Study Guide

Moses Herzog in Herzog

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Moses Herzog

Leggo My Ego

It's fair to say that Moses Herzog spends an awful lot of time in his own head, and the results are usually none too good. Herzog endlessly thinks about…well… the way he thinks about things. Talk about a vicious circle.

And even though the goal of all this thinking is to become a better person, it usually sends him running in (vicious) circles. Moses' trying to think his way out of self-obsession is kind of like trying to dig your way out of a hole.

Herzog tries to diagnose his character at one point, thinking,

What sort of character was it? Well, in the modern vocabulary, it was narcissistic; it was masochistic; it was anachronistic. His clinical picture was depressive—not the severest type; not a manic depressive. (1.22)

Yikes. So he thinks he's the best thing since sliced bread, but he also loves pain. And the weird cherry on top of this DSM-researched self-involvement sundae (yum, yum!): he's out of place in time. No wonder he needed to hole up in his country house for a quick second.

Herzog feels cut off from the world but doesn't know how to get over himself. Is it any wonder that his aunt Zelda tells him that he's "Overbearing, gloomy. (He) brood(s) a lot" (2.55)? But, knowing Herzog, this bit of wisdom from Auntie Z just sends him further into the "Woe is me" rabbit hole.

But we can't hate the guy. He wants to make himself better…but he has no clue how.

A Little Crazy

Herzog has always lived inside his own head, but things get out of hand after his split with his wife Madeleine. She has humiliated him by sleeping with his best friend (oof. Ouch.) and kicking him out of his own house (oof. Ouch again.).

So Herzog deals with his pain by—you got it—retreating even farther into his own head and writing imaginary letters to all kinds of people. As the narrator tells us,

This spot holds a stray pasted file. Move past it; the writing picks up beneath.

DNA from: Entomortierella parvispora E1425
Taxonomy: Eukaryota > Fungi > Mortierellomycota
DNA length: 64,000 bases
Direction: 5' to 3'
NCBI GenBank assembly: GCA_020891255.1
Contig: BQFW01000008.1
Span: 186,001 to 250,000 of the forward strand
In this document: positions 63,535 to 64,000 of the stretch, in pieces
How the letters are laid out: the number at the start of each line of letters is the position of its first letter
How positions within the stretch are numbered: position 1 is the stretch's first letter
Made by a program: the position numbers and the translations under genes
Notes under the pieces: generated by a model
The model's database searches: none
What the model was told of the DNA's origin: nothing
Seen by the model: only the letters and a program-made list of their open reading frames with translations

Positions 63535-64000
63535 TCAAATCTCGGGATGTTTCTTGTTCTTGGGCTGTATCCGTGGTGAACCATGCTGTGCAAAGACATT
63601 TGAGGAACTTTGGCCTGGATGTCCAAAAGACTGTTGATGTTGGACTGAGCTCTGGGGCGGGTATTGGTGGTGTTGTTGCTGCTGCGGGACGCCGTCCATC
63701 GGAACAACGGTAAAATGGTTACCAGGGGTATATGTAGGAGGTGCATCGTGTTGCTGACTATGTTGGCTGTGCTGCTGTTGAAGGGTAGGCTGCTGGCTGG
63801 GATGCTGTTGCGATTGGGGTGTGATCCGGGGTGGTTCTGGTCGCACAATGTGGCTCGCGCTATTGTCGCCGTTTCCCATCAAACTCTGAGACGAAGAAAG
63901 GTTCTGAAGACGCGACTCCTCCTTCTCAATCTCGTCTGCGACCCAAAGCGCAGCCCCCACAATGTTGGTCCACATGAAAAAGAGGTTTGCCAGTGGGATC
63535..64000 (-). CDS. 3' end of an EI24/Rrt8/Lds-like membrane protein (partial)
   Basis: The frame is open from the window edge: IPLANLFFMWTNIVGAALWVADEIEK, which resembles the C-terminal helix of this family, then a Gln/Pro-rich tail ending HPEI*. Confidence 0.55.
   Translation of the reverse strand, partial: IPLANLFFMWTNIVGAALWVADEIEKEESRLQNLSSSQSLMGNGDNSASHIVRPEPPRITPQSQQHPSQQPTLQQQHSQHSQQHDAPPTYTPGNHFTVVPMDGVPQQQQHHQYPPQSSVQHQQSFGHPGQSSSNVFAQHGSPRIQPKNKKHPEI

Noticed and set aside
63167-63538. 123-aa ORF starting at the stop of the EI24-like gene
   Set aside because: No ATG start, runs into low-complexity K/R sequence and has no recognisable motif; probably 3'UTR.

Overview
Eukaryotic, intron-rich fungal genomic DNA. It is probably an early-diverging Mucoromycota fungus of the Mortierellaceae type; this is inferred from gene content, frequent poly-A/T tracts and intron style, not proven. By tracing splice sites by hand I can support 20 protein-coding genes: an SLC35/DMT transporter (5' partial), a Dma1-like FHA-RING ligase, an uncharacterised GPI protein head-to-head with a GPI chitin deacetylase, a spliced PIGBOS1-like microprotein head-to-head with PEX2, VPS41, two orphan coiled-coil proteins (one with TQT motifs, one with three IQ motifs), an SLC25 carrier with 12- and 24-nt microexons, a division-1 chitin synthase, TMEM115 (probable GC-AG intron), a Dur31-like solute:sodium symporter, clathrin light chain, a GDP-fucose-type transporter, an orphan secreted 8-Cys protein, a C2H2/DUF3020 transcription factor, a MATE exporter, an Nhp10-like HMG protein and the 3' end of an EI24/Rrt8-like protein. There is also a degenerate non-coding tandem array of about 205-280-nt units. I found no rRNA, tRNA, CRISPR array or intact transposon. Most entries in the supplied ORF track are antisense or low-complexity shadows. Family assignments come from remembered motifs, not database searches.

He knew his scribbling, his letter-writing, was ridiculous. It was involuntary. His eccentricities had him in their power. (1.57)

Oh, come on, Herz. Can't you just cuddle up in a quilt, eat a couple of pints of Phish Food, go through a box of Kleenex and sing sad songs like the rest of us do post-breakup? But no—Herzog wants to skip the whole wallow-and-cry phase and go straight for the intense-self-improvement phase of brokenheartedness. He doesn't just join a gym and do some retail therapy, though:

Moses wanted to do what he could to improve the human condition, at last taking a sleeping pill, to preserve himself. (4.17)

Herzog is so amped up on the thought of "improving the human condition" that he needs to take a pill to shut his brain down for the night. Let's mark this as Reason #4,324 That Herzog Isn't Doing Too Great. Other reasons include: the fact that he's willing to bankrupt himself to ruin his ex-wife's good name and that he seriously contemplates killing his ex-wife and her new manfriend… even though that would leave his young daughter with no family to speak of. Hmm. Yeah, maybe that sleeping pill is a good call, H.

Still Redeemable, Though

For all his (serious) flaws, Moses Herzog is a good guy deep down. One of his great goals in life is to become a better person, but he doesn't really know how to go about doing this. He thinks about a lot of big philosophical questions, hoping that some wisdom will lead him to a new perspective on things.

But in the end, he realizes that—despite his flaws, or even because of them— he's appealing to some people (like his new ladylove Ramona):

He was beginning to see that his particular brand of short-sightedness, lack of realism, and apparent ingenuousness conferred a high status on him. (5.77)

Ramona likes the fact that he's a bumbling professor with his head in the clouds. And it's just this kind of acceptance for who he is that gives Herzog the love he needs to make changes for the better.

Toward the end of Herzog, Moses can feel himself changing. He's so happy about this development that he wants to shout about it from the mountaintops:

Thus I want you to see how I, Moses E. Herzog, am changing. I ask you to witness the miracle of this altered heart. (5.100)

Now to be fair, Herzog is still self-indulgent in thinking that the whole world will care about his change (and in referring to his change as "miraculous"). But hey, it's unrealistic to think that he'd become a whole new person overnight. Baby steps are what are often needed when a person's trying to change, and that's exactly what Herzog takes toward the end of this story.

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